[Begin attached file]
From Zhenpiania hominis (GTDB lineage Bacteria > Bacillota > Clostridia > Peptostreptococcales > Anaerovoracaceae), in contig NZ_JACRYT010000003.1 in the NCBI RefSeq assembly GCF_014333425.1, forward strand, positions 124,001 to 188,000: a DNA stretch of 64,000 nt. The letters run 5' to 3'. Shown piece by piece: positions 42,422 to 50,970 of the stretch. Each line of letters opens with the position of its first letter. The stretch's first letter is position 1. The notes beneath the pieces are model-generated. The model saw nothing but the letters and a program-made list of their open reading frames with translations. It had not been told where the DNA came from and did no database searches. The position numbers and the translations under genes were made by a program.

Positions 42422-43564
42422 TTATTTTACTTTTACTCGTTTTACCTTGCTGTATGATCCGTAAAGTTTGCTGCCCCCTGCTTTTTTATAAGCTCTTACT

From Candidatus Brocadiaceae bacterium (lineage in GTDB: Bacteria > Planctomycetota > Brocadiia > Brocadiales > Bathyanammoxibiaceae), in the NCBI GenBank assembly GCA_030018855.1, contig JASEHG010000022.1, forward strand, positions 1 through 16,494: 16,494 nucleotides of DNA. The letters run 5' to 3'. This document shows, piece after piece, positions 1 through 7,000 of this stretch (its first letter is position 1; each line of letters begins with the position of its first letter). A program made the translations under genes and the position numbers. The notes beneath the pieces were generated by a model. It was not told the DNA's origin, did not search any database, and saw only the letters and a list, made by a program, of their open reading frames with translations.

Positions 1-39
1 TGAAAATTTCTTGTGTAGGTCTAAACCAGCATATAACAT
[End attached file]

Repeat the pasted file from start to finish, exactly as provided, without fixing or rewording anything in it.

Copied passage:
From Zhenpiania hominis (GTDB lineage Bacteria > Bacillota > Clostridia > Peptostreptococcales > Anaerovoracaceae), in contig NZ_JACRYT010000003.1 in the NCBI RefSeq assembly GCF_014333425.1, forward strand, positions 124,001 to 188,000: a DNA stretch of 64,000 nt. The letters run 5' to 3'. Shown piece by piece: positions 42,422 to 50,970 of the stretch. Each line of letters opens with the position of its first letter. The stretch's first letter is position 1. The notes beneath the pieces are model-generated. The model saw nothing but the letters and a program-made list of their open reading frames with translations. It had not been told where the DNA came from and did no database searches. The position numbers and the translations under genes were made by a program.

Positions 42422-43564
42422 TTATTTTACTTTTACTCGTTTTACCTTGCTGTATGATCCGTAAAGTTTGCTGCCCCCTGCTTTTTTATAAGCTCTTACT

From Candidatus Brocadiaceae bacterium (lineage in GTDB: Bacteria > Planctomycetota > Brocadiia > Brocadiales > Bathyanammoxibiaceae), in the NCBI GenBank assembly GCA_030018855.1, contig JASEHG010000022.1, forward strand, positions 1 through 16,494: 16,494 nucleotides of DNA. The letters run 5' to 3'. This document shows, piece after piece, positions 1 through 7,000 of this stretch (its first letter is position 1; each line of letters begins with the position of its first letter). A program made the translations under genes and the position numbers. The notes beneath the pieces were generated by a model. It was not told the DNA's origin, did not search any database, and saw only the letters and a list, made by a program, of their open reading frames with translations.

Positions 1-39
1 TGAAAATTTCTTGTGTAGGTCTAAACCAGCATATAACAT